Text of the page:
Bruce County Beef Barbeque tomorrow.
Preparations continue for the annual beef barbeque hosted by the Bruce County Cattlemen's Association.
It takes place from 5 PM till 7:30 PM tomorrow night at the Chesley Community Centre.
Officials call it a great opportunity to celebrate Bruce County beef.
But farmers will also use the opportunity to talk to politicians about agricultural issues.
There's a looming shortage of farm workers across Canada.
The Canadian Agricultural Resource Council estimates 50 thousand positions need to be filled, including mechanics, machinery operators and general farm workers.
The group has launched a program that lists several institutions and training providers that offer programs in agriculture, in the hopes of attracting younger farmers.
After lobbying the federal government for over a decade, the National Sunflower Association of Canada is excited to see some changes to how sunflower varieties are registered.
Executive Director Darcelle Graham says until now sunflowers had to be tested for two years before being approved in Canada.
But recent changes allow companies to register varieties by filling out paperwork and meeting basic criteria for the Canadian Food Inspection Agency.
She says it's now up to seed companies to bring new varieties to Canadian farmers.
Graham says the changes are critical for sunflower growers as there are no sunflower breeding programs in Canada.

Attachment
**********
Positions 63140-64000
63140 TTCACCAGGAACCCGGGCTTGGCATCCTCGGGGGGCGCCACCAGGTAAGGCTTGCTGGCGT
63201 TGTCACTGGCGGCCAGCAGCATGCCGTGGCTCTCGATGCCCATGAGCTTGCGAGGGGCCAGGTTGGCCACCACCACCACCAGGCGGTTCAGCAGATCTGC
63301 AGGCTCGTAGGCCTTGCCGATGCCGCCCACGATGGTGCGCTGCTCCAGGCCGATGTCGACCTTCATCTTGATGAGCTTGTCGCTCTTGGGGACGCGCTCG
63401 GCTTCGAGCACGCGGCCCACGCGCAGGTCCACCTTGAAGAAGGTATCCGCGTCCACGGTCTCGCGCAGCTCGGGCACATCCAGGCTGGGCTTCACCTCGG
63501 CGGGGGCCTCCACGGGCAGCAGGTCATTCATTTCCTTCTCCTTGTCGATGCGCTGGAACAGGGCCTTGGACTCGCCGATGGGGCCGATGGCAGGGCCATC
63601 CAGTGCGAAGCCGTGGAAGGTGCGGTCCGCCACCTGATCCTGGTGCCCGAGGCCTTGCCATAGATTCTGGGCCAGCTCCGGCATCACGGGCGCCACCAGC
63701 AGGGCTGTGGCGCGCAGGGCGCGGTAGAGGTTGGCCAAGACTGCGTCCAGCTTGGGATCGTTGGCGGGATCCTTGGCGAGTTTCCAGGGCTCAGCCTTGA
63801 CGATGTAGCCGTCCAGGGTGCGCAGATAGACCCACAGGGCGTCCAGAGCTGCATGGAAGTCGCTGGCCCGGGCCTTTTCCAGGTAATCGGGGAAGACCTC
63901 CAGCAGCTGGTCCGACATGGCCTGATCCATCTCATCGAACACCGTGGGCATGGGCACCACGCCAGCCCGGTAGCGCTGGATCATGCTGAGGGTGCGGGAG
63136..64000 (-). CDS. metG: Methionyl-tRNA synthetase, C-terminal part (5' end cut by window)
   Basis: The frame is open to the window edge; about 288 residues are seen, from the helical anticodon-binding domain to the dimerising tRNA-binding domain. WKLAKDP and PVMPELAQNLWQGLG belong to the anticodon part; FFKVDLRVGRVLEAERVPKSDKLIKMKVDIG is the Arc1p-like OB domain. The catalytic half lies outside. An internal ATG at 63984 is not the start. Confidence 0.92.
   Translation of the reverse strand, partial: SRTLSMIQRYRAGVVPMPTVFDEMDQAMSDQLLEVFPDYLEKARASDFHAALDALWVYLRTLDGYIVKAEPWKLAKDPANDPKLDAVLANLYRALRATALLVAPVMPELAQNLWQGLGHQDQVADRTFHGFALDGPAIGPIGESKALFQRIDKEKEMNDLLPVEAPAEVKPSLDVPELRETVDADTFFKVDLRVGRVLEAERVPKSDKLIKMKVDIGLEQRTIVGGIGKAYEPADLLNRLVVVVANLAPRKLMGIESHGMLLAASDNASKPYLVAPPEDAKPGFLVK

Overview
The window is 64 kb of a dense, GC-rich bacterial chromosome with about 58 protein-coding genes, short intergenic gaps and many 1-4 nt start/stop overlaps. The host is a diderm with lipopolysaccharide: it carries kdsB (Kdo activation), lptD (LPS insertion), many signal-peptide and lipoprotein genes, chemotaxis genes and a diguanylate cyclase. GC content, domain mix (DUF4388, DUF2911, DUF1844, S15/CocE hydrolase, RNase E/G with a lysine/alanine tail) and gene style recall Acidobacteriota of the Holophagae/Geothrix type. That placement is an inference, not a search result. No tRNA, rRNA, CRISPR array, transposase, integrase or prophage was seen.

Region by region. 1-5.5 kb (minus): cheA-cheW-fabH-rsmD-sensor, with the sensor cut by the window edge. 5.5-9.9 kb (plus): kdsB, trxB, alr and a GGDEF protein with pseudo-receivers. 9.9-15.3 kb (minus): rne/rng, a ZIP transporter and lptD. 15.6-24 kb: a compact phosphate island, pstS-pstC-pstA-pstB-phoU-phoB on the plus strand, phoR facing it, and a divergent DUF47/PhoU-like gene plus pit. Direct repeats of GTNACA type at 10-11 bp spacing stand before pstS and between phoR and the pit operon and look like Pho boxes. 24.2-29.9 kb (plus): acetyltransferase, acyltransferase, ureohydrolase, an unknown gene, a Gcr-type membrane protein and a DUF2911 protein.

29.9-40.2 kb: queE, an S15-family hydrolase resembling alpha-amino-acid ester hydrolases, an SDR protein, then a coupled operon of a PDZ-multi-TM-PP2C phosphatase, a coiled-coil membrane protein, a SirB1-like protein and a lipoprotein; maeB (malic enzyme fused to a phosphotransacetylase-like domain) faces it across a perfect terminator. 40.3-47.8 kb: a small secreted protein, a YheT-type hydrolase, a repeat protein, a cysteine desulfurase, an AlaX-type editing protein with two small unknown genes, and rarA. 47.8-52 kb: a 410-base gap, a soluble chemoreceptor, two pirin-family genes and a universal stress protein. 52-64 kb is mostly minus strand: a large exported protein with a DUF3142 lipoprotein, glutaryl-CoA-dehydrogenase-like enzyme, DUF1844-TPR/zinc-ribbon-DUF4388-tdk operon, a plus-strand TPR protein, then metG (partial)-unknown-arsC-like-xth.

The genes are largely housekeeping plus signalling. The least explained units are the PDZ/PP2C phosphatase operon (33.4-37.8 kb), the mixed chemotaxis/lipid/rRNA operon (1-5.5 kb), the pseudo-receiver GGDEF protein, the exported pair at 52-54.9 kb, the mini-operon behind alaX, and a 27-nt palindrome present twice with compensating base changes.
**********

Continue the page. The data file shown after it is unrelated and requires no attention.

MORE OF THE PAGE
The same changes also apply to registering potatoes.
Scientists are coming up with new uses for animal waste from slaughterhouses.
Under a new bio-research partnership involving the province, private enterprise and the University of Alberta, researchers are working together to develop new products while reducing waste.
Some ideas could see animal parts turned into firefighting foam and feathers from the poultry industry might be used to make glue.
University spokesperson David Bressler says the animal rendering industry landfills five-thousand tonnes a week of waste in North America.
Fair season is under way in Oregon, and state officials are asking organizers to keep pigs and people apart to prevent the spread of swine flu.
State veterinarian Dr. Don Hansen says the concern isn't that people will catch the flu from pigs, but that pigs might catch it from people.
The state Department of Agriculture recommends keeping fairgoers and pigs at least two metres apart.
The agency also recommends maintaining hand-washing stations.